What did you say?Didn't realise it was so extensive - (Wallingford resident)
The kids loved it - such fun! - (Oxford resident)
A very well planned and laid out museum. One of the most interesting museums I
have visited - (South African visitor)
Haven't been for some time. Great to see changes - new exhibits and other archive
rooms - (Wallingford resident)
These are just a few comments in Wallingford Museum's Visitors Book - visits that
have been appreciated from far-and-wide.
One of our exhibitions this year is the special 'Once upon a time ... the changing
face of Wallingford'.
In this engaging journey of discovery throughout the museum, you are invited to
share any local knowledge you may have and to reminisce about your own history.
Old and young alike can enjoy 'hands on' activities, discovering the secrets of
garden archaeology and tracing the passage of time through photographs and
objects, all of which reflect the changing face of Wallingford.
This 'Family Friendly' exhibition runs throughout the museum, with a sheet to guide
people round with a number of 'hands on' things for children.
Why not complement your visit by joining Wallingford's popular Guided Historic Town
Walks, held on Saturdays starting from the Town Hall at 11am. The Walks are led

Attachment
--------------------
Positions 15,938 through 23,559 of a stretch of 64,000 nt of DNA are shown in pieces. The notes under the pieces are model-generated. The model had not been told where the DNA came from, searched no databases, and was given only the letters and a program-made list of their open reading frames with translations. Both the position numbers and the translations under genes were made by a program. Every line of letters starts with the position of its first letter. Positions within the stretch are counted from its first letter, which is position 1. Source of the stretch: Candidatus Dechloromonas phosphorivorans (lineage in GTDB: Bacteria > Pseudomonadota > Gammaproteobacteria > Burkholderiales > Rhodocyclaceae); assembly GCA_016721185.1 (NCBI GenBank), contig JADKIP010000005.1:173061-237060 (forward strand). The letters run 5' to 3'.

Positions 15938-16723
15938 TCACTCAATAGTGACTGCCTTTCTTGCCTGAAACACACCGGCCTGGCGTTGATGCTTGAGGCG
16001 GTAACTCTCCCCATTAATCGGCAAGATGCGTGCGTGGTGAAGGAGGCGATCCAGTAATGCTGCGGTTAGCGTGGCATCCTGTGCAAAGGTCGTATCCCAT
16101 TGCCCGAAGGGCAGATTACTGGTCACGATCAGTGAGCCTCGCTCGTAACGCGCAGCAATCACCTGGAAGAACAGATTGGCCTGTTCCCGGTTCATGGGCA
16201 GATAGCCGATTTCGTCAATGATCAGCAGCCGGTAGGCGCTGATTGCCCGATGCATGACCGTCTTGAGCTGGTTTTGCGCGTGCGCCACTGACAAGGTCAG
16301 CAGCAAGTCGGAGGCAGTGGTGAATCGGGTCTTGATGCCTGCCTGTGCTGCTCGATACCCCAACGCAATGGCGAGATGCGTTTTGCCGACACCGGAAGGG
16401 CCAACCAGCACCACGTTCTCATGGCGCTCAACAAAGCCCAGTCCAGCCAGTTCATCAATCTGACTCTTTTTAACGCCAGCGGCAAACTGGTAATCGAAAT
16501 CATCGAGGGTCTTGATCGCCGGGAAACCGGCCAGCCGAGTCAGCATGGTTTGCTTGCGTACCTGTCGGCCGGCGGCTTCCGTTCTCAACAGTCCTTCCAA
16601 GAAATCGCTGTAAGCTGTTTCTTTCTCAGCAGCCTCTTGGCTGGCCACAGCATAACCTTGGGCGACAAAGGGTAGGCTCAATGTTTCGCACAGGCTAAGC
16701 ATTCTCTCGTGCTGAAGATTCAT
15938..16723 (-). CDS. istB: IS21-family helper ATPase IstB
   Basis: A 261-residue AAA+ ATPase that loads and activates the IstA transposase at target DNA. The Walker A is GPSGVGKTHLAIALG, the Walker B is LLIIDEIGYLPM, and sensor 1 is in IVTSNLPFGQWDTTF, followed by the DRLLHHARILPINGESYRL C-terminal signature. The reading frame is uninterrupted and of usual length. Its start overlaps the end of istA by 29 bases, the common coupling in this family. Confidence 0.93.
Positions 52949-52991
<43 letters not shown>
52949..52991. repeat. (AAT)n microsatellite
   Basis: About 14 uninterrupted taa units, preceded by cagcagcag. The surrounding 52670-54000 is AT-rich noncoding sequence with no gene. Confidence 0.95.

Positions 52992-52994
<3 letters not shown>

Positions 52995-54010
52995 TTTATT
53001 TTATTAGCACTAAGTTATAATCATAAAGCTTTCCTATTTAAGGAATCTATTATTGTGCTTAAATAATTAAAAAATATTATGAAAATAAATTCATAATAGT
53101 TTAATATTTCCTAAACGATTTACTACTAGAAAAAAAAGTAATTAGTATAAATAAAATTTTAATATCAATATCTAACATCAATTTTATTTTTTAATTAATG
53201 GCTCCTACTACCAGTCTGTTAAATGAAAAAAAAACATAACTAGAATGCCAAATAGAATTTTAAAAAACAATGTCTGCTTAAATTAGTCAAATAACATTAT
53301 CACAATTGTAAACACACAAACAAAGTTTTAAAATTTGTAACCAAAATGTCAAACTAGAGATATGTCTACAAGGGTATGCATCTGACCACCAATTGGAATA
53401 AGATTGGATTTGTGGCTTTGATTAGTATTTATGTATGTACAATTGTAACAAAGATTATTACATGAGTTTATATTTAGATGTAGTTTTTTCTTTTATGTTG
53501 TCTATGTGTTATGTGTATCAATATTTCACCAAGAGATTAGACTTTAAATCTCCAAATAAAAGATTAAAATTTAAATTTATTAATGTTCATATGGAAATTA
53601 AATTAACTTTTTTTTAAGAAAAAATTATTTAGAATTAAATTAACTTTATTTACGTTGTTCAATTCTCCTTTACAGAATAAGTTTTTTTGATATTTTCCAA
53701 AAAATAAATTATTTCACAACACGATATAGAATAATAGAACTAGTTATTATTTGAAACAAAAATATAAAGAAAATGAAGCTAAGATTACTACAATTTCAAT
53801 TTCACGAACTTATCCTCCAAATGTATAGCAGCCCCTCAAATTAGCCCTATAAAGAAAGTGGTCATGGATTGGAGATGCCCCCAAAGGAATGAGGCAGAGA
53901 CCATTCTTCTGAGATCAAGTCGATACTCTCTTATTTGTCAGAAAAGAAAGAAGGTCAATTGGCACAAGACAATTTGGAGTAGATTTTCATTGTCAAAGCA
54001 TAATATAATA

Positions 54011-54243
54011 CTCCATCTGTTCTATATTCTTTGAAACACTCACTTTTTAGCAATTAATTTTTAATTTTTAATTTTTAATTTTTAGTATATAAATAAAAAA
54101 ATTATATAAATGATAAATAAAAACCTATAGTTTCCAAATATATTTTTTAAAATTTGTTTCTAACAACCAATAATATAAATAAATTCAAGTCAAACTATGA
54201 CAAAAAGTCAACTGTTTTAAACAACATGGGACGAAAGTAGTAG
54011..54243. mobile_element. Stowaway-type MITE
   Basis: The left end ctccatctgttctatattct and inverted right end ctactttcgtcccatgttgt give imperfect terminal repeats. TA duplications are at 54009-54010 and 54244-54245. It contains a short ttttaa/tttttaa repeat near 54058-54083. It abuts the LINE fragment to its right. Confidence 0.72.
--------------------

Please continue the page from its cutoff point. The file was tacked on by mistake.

by knowledgeable volunteers from Wallingford Museum, last 1 - 2 hours and cost £5
‘Oxfordshire in the British Civil Wars 1642-51’
Stephen Barker will talk to The Wallingford Historical and Archaeological Society
‘Oxfordshire in the British Civil Wars 1642-51’.
There are few places in the county with no connections to the Civil Wars.
Oxfordshire played a significant part after Oxford became the Royalist capital in late
1642 and the county was on the frontline with parliamentary Buckinghamshire. The
county’s story is that of King Charles, Prince Rupert, Cromwell, Fairfax, Waller as
well as a number of women who played significant parts and whose stories are
being widely told for the first time. Oxfordshire’s story is that of the battles at
Chalgrove and Cropredy; of amazing castles that once stood at Wallingford and
Banbury and of Cromwell’s raids in the Spring of 1645. This presentation will be fully
illustrated, with personal accounts, archaeology and what can be seen today.
Stephen Barker is an independent Heritage Advisor who works with a number of
museums, universities, charities and other heritage organisations to design
exhibitions and make funding applications on their behalf. He is currently working
with the History Faculty, University of Oxford and the Soldiers of Oxfordshire
Museum. Stephen specialises in military history, particularly the First World War and
British Civil Wars.
This talk will be held on Wednesday 12th June, 7.45 for 8pm, at St Mary’s Church,
Visitors (£4) are most welcome.